Heroic Brits are making a ‘staggering’ effort to tackle a crisis sweeping across the country

Tracy Keeling

Heroic Britons are making a “staggering” effort to tackle a crisis sweeping across the country. And it puts the Conservative government to absolute shame.

Giving it their all

The Independent Food Aid Network (IFAN) and the Trussell Trust have released a new report on Britain’s “hunger crisis”. It calculates the “extent and value of volunteer contributions” at food banks across the country.

According to the findings, volunteers do a “staggering” 4.1 million hours of unpaid work each year. This amounts to around £30m worth of work on the National Living Wage.

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Furthermore, the report highlights that there are currently around 2,000 food banks operating in the UK. So that’s a whole lot of Brits doing a whole lot of work for free, across much of the country. And they’re doing so to make sure people don’t starve.

Food crisis

IFAN’s Prof Jon May, however, explained why Britons are having to make such extraordinary efforts:

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In exchange for our financial contributions, government is required to ensure sufficient support is available to all, so that no one needs to rely on charity to feed themselves or their families. That contract has been broken.

And May urged the government to step up:

But we call on government to stop relying on food banks, and to accept its responsibilities for Britain’s hunger crisis.

Samantha Stapley, the Trussell Trust’s Head of Operations, also warned that food banks can’t replace “the welfare safety net”. She said that “issues with benefit payments” remain the main reason why people need food parcels. And issues related to Universal Credit are increasingly an area of concern, according to Stapley.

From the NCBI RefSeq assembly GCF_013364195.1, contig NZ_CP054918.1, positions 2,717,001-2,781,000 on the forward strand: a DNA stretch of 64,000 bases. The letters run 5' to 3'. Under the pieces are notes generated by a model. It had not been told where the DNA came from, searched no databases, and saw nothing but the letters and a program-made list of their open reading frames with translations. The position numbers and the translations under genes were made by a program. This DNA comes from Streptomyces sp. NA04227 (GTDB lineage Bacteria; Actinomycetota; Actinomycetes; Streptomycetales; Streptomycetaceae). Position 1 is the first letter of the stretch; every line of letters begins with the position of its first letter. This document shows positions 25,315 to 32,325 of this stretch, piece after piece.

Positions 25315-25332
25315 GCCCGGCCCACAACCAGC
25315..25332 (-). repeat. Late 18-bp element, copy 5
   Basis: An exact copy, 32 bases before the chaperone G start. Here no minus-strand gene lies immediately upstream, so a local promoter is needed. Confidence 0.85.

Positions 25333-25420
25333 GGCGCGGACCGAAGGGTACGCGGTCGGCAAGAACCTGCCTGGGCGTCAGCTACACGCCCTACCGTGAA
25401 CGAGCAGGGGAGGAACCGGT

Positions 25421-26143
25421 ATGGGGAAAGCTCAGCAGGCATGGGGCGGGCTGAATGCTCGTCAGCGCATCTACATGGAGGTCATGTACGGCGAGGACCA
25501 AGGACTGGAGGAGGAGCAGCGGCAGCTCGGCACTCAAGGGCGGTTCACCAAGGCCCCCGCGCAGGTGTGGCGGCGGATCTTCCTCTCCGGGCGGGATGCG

Broken

Responding to the report, a Department for Work and Pensions (DWP) spokesperson said:

Reasons for food bank use are complex so it’s misleading to link them to any one issue.

We continue to spend around £90bn a year supporting people, including those who are out of work or on a low income.

Prime Minister Theresa May faced a severe backlash before the general election when she said there were “complex reasons” for nurses using food banks. Obviously, the government learns nothing from its mistakes.

The reason that people use food banks is, of course, hunger. And that is, in turn, because those people haven’t enough money to buy food. Delays in benefits payments, such as the six-week wait for Universal Credit, contribute to this. And the link is clear: in areas where the government has fully rolled out Universal Credit, there has been an average 16.85% increase in food bank use.

So what does the Prime Minister do to resolve this? She vows to keep the six-week wait. And she refuses to pause the extension of Universal Credit to other areas while her government fixes its problems.

Essentially, the British public is stepping up because the government appears to be wilfully failing its citizens. So the duty Britons feel towards each other is largely thriving, while the social contract the government has with its people seems to be breaking down.

But this contract isn’t just social. It’s financial too. The public pays for support for all, such as the NHS and benefits. It also, however, pays politicians wages. And if they’re not fulfilling the ‘role’ they’re paid to do, they shouldn’t be in the job at all.

Get Involved

– Find out more about IFAN.

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Featured image via subberculture/Flickr

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